We take the 5 epochs of the Kingdom of God from Irons’ The Upper-Register podcast and video presentation of what has been called “The Grid,” a helpful graphic that illustrates the 5 epochs. And we link all these, and a few related books, in the shownotes. What we explain in this episode is only a very general summary, and these resources offer a fuller explanation.
Gregory, before we elaborate a little on each, what are the 5 epochs of the Kingdom of God in summary?

The 5 epochs of the Kingdom of God are:
1. The First Epoch, from the creation of humanity in Eden to the fall into sin:
the Kingdom Probation, in which the new creation was offered (or to keep an alliteration with the letter ‘P’) proffered through the Covenant of Works.
From the fall into sin onward the particular covenants through which the Kingdom of God would be regulated are all administrations of the one Covenant of Grace.
2. The Second Epoch, from the fall to Moses:
the Kingdom Promised, in which the new creation promise was initially revealed to our first parents and made more specific with the Abrahamic covenant.
3. The Third Epoch, from Moses at Sinai to Christ’s first coming:
the Kingdom Prefigured, in which the new creation was uniquely foreshadowed typologically, or symbolically, in the old (Mosaic) covenant.
4. The Fourth Epoch, from Christ’s first coming to His second coming:
the Kingdom Present-Inauguration, in which the new creation is spiritually begun in the everlasting new covenant.
5. The Fifth Epoch, from Christ’s second coming thru all eternity, never-ending:
the Kingdom Parousia-Consummation, in which the new creation is fully realized, perpetually-fulfilling that everlasting new covenant, administering its consummate benefits to those redeemed in Christ.

So we have the Kingdom
Probation, or proffered; then after the fall –Promised, Prefigured, Presently-Inaugurated, and (the ultimate) Parousia-Consummated.
The Parousia, of course, is that biblical Greek word meaning presence, appearance, or arrival, by which we often refer to Christ’s return or second coming in Final Judgment.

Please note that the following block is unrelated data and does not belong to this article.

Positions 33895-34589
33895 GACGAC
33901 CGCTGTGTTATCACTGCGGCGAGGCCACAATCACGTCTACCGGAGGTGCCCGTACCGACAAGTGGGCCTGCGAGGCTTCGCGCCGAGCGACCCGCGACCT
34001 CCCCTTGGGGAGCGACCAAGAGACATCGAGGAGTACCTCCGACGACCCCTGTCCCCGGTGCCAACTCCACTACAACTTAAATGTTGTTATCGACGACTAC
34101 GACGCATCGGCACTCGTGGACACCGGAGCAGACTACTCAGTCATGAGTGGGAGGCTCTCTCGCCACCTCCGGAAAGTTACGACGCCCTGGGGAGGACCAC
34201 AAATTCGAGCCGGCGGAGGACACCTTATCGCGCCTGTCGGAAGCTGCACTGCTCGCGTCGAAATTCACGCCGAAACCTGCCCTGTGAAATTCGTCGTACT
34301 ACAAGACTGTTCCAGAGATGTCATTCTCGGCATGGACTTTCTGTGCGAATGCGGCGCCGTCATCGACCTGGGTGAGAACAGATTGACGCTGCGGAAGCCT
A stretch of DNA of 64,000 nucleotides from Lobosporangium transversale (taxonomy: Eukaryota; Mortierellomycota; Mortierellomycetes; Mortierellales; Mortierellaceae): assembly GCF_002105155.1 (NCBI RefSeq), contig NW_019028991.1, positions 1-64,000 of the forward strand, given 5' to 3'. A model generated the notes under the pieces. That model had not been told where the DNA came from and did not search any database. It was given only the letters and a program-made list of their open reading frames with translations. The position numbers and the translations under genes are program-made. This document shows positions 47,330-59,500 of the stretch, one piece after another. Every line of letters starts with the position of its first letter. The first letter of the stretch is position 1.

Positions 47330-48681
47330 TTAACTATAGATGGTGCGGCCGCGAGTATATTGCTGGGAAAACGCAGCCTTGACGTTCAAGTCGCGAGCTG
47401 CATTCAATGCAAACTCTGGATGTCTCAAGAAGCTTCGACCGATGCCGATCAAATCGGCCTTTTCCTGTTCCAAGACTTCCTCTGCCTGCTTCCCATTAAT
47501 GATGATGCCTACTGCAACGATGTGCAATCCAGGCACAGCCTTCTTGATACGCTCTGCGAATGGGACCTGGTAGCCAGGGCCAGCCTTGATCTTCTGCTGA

During the current Fourth Epoch, the Kingdom Presently Inaugurated, while Christ is reigning in the midst of His enemies, and He will certainly succeed in building His church by applying salvation to all His chosen people for whom He accomplished it, from every ethnic group… Although the gospel has inevitable implications for the whole of human life, God has not promised that this will necessarily result in any predominantly “Christianized” societies or cultures before His Parousia, contrary to the erroneous views of so-called “postmillennialists.”
Also, at His return, Christ will not be setting-up a 1,000-year earthly-political kingdom, contrary to the erroneous views of so-called “premillennialists,” rather He will consummate His Kingdom in the final and Fifth Epoch, the glorified, everlasting New Heavens and Earth.

That’s right. Before we go on to explain a little about each of the 5 epochs of God’s Kingdom, it’s worth mentioning that what’s known as Dispensationalism is, in part, a terrible distortion of these biblically-revealed, covenantally-administered epochs, and it seriously misinterprets the nature of the Kingdom of God, along with the rest of the history of biblical revelation. Under the guise of so-called Evangelicalism (which we reject as confessionally Reformed Christians) the heresy* [see note at bottom] of Dispensationalism has been used by some to justify the worst of the United States government’s murderous, warmongering foreign policy.